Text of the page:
Some members of the Carmelite Third Order in Britain.
Members of the Third Order (recognisable by their 'profession scapulars')
gathered with Carmelite friars for prayer at Aylesford Priory
A brief historical overview
Since the earliest days of the Carmelites in medieval Europe, lay men and women have been attracted by the Order's spirituality, its particular 'slant' on the Gospel of Jesus Christ.
From the thirteenth century onwards lay people became members of the Order through the profession of promises, or through membership of confraternities (brotherhoods) linked to Carmelite friaries (to read more about the history of laity in the Carmelite Family click here).
Such groups and individuals laid the foundations for the more formal development of the Third Order (Secular) in the seventeenth century, an organisation of lay people - sometimes known as Tertiaries or Lay Carmelites - who follow the Carmelite way of living according to their own state in life, professing promises of obedience and chastity.
What does the term 'Third Order' mean?
The term 'Third Order' is not a hierarchical one, or an indication that the Lay Carmelite vocation is not as important as the 'First Order' of friars. The terminology simply indicates the historical order in which the groups developed. After the original Carmelite hermits the friars were organised as the 'First Order' (brothers, some of whom are priests). The 'Second Order' refers to the enclosed nuns. The 'Third Order Regular' refers to apostolic sisters working 'out in the world'. The 'Third Order Secular', or 'Secular Order', refers to those lay people and diocesan clergy who follow the Carmelite way of life in their own circumstances, having made profession of promises.
How do lay people live the Carmelite way of life?
Carmelite tertiaries come from a variety of professional and social backgrounds. After being received into the Order they continue to live in their own homes and work in the world, demonstrating their love of God through their love of family, colleague and neighbour.
Life as a Lay Carmelite is way of living in a spirit of true communion with the entire Family of Carmel into which we are fully accepted and incorporated. Members of the Third Order are not 'affiliates' or 'associates' of the Order, but fully-professed Carmelite brothers and sisters who share in the charism of Carmel.
Profession of the Evangelical Counsels as a tertiary is the fullest means for a lay person or diocesan cleric to belong to the Carmelite Order. Profession is a serious (but not sombre!) commitment. The purpose of making this commitment is to respond more deeply to one's baptismal calling to follow Jesus Christ.
Membership of the Third Order requires the cultivation of a deeper and constant conversion that seeks God in openness of heart and mind...
- in contemplative and prayerful reflection on Christ as he is revealed to us, especially in pondering the Scriptures
- by a sincere sense of community that extends to all and implies an active concern for issues of justice and peace in the world God has entrusted to our stewardship
- by faithful fulfilment of the will of God as it is manifested through the commitments arising from each member's individual state in life (such as obligations to family, employers, etc.).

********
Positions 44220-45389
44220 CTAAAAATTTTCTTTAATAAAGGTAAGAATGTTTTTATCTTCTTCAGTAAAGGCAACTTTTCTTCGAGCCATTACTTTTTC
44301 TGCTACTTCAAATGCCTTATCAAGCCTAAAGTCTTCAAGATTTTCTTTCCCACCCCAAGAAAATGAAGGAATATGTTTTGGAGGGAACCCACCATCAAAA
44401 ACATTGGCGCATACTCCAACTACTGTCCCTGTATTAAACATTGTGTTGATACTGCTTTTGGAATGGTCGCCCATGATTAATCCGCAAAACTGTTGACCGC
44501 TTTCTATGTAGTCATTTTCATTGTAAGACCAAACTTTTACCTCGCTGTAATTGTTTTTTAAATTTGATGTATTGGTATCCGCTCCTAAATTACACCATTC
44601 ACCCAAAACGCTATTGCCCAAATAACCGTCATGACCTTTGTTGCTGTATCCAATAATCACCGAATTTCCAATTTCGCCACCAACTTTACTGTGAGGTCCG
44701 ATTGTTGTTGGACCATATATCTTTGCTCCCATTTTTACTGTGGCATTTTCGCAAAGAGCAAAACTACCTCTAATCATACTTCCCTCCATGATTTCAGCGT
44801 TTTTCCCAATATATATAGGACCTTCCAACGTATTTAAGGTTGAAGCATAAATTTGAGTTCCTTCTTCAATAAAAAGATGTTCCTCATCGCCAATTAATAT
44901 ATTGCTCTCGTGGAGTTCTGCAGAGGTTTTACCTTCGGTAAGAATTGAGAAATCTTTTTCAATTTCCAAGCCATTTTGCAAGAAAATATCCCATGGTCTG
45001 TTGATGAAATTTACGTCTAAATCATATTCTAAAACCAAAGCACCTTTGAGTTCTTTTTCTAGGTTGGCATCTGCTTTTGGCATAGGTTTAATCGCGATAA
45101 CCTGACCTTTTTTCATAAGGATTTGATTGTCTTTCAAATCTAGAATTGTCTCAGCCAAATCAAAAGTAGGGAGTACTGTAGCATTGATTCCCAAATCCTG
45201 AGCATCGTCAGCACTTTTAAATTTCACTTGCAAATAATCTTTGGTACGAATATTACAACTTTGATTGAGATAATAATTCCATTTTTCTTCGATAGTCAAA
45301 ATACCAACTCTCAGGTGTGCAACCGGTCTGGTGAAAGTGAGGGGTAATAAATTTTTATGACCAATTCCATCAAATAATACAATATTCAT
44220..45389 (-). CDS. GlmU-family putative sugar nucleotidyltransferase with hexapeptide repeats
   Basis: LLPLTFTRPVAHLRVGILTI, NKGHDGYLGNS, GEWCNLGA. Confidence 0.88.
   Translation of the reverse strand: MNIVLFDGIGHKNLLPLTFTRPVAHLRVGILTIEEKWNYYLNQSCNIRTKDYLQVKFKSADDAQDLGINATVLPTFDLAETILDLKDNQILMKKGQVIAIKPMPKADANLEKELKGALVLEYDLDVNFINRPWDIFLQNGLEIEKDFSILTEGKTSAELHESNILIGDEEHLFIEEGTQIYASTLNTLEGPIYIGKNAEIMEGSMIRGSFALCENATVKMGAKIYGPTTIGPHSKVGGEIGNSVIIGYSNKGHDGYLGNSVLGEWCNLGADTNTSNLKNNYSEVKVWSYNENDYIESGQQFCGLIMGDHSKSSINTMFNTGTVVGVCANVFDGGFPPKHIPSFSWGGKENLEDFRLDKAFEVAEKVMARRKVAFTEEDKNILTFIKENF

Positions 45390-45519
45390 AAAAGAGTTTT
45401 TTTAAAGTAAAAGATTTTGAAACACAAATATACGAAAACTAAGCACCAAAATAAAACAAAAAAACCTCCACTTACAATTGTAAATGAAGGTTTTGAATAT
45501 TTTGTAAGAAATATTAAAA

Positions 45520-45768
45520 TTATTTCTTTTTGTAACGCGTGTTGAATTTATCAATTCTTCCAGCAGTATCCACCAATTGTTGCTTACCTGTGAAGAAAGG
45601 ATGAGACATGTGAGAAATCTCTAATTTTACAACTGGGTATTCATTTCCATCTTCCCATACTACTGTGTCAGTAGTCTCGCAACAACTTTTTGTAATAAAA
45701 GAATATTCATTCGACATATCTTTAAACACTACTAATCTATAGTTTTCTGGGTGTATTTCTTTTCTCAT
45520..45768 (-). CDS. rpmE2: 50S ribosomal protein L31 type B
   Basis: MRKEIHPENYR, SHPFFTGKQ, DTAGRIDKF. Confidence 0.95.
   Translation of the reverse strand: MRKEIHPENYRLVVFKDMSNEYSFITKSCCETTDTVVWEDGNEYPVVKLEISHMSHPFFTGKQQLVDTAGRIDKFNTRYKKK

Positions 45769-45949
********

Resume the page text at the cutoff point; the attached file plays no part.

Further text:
The Third Order worlwide
The Third Order was formally organised for the first time in seventeenth-century Italy. Since then various Carmelite Third Order movements have developed in different parts of the world, some on a small scale and others very large. Most provinces (national or cultural regions) of the Order today have a Third Order presence.
The Second Vatican Council gave new energy to the Third Order, with the Church's emphasis on the vocation of the laity, and a call for religious orders to return to their roots (which, in the case of Carmel, meant rediscovering the important place of the laity). As the notion of Carmelite Family developed from the 1970s onwards, so has the significance of the Third Order.
The Third Order in Britain
Although there were many forms of connection between Carmelite religious and lay people in medieval Britain, there was no formal 'Third Order' at the time of the Reformation when the Carmelites and other religious orders were dissolved.
Various individual and isolated Lay Carmelites may have been in the country from the seventeenth century onwards. The Third Order became very active in Ireland in the nineteenth century.
When the Carmelite friars (of the Ancient Observance) returned to Britain in the early twentieth century, they were keen to encourage the Lay Carmelite vocation and established a number of Third Order Chapters (lay communities) across the country. A lot of our existing lay communities were established in the 1950s and 60s.
In the 1990s a process of spiritual renewal and organisational revival began within the Third Order in the British Province, and today the Third Order is flourishing in Britain. A full programme of initial formation is now offered to potential candidates, along with opportunities for prayer, community-building and service.
From 2006 members of the Third Order began to develop Carmelite Spirituality Groups as a new form of Lay Carmelite community that incorporates both tertiaries and others inspired by Carmel.
As of 2012 there are approximately 800 members of the Carmelite Third Order in Britain, linked to over twenty Chapters and Carmelite Spirituality Groups.
Members of the Carmelite Third Order gathered at Aylesford Priory in 2011.